2. For use with an internal combustion engine having a plurality of main combustion chambers and a plurality of main combustion chambers, an intake manifold comprising, in combination: a main primary opening communicating with a main distribution cavity for a relatively lean air-fuel mixture, a main secondary opening communicating with the same cavity, an auxiliary opening communicating with an auxiliary distribution cavity for a relatively rich air-fuel mixture, passages in the intake manifold establishing communication from said main distribution cavity to the engine, additional passages in the intake manifold establishing communication from said auxiliary distribution cavity to the engine, said main distribution cavity being divided by wall means to form a first sub-cavity and a second sub-cavity, said first and second sub-cavities communicating with the main primary opening and the main secondary opening respectively, a hot water jacket positioned below the main and auxiliary distribution cavities having a water passage in order to avoid direct contact and rapid transfer of heat between said second sub-cavity and said water passage below the second sub-cavity, spaced apart from the area, both bottom walls of the auxiliary distribution cavity and the first sub-cavity being in direct contact with said water passage for rapid transfer of heat into the auxiliary distribution cavity and the first sub-cavity, means at a relatively high elevation for introducing hot water into said heating chamber, and an outlet from said heating chamber positioned at a relatively low elevation.
3. For use with an internal combustion engine having a plurality of main combustion chambers and a plurality of auxiliary combustion chambers, an intake manifold comprising, in combination: a main primary opening communicating with a main distribution cavity for a relatively lean air-fuel mixture, a main secondary opening communicating with the same cavity, an auxiliary opening communicating with an auxiliary distribution cavity for a relatively rich air-fuel mixture, passages in the intake manifold establishing communication from said main distribution cavity to the engine, additional passages in the intake manifold establishing communication from said auxiliary distribution cavity to the engine, said main distribution cavity being divided by wall means to form a first sub-cavity and a second sub-cavity, said first and second sub-cavities communicating with the main primary opening and the main secondary opening respectively, a hot water jacket positioned below the main and auxiliary distribution cavities having a water passage in order to avoid direct contact and rapid transfer of heat between said second sub-cavity and said water passage below the second sub-cavity spaced apart from the area, both bottom walls of that auxiliary distribution cavity and the first sub-cavity being in direct contact with said water passage for rapid transfer of heat into the auxiliary distribution cavity and the first sub-cavity, a pair of hot water inlets communicating with said heating chamber at spaced locations, and an outlet from said heating chamber.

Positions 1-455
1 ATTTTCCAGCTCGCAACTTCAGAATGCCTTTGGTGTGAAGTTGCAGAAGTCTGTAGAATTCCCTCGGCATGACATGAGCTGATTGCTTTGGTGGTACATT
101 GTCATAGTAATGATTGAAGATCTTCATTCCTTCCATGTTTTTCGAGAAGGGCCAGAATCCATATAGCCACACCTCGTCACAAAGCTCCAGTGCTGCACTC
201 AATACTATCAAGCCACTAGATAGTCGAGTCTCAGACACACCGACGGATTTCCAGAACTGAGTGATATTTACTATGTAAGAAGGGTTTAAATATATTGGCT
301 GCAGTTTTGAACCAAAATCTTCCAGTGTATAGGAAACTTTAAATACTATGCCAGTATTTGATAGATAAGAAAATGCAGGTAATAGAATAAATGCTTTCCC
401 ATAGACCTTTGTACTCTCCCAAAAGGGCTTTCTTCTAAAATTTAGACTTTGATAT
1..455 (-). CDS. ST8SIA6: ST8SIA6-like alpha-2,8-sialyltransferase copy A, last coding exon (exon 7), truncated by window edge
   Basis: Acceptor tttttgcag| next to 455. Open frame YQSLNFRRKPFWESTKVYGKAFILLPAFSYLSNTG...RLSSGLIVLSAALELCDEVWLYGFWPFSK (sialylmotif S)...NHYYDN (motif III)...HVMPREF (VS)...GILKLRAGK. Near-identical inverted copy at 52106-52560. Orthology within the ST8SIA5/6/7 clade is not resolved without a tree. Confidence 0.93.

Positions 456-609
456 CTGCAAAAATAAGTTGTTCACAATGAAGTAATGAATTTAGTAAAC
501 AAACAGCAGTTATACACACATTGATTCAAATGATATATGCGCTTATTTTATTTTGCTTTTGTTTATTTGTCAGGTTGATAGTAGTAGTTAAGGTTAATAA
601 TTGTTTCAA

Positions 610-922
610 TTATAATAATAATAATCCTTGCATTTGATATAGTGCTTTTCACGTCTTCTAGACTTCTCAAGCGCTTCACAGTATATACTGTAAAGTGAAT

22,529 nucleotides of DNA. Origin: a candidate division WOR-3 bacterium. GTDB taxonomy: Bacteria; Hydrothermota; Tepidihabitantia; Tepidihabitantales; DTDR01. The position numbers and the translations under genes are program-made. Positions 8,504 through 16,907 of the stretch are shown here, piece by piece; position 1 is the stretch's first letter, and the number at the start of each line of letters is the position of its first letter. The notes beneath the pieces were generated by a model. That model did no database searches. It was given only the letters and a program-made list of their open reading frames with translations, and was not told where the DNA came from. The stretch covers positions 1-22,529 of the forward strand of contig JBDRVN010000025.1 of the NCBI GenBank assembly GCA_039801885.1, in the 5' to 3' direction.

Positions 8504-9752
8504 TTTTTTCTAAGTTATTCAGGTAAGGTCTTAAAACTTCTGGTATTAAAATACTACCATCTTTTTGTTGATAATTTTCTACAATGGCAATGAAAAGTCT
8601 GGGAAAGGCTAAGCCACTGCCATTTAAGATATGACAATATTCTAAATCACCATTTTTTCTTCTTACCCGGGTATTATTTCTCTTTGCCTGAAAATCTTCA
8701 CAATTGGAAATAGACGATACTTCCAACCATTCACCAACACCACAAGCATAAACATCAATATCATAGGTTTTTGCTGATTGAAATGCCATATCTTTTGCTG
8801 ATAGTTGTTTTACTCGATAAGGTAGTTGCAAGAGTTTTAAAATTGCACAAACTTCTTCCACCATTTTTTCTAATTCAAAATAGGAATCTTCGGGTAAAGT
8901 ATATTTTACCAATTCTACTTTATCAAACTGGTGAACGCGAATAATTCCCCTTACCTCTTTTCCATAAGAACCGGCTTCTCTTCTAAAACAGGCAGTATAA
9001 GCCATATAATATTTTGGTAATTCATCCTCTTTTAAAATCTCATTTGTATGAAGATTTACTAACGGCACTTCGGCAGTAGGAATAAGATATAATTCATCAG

4. For use with an internal combustion engine having a plurality of main combustion chambers and a plurality of auxiliary combustion chambers, an intake manifold comprising, in combination: a main primary opening communicating with a main distribution cavity for a relatively lean air-fuel mixture, a main secondary opening communicating with the same cavity, an auxiliary opening communicating with an auxiliary distribution cavity for a relatively rich air-fuel mixture, passages in the intake manifold establishing communication form said main distribution cavity to the engine, additional passages in the intake manifold establishing communication from the auxiliary named distribution cavity to the engine, said main distribution cavity being divided by wall means to form a first sub-cavity and a second sub-cavity, said first and second sub-cavities communicating with the main primary opening and the main secondary opening respectively, a hot water jacket positioned below the main and auxiliary distribution cavities having a water passage spaced apart from the area below the second sub-cavity, in order to avoid direct contact and rapid transfer of heat between said second sub-cavity and said water passage, both bottom walls of the auxiliary distribution cavity and the first sub-cavity being in direct contact with said water passage for rapid transfer of heat into the auxiliary distribution cavity and the first sub-cavity, and water jacket having an extension curving around a portion of said first distribution cavity, a hot water inlet at a relatively high elevation communicating with said heating chamber extension, and an outlet from said heating chamber positioned at a relatively low elevation.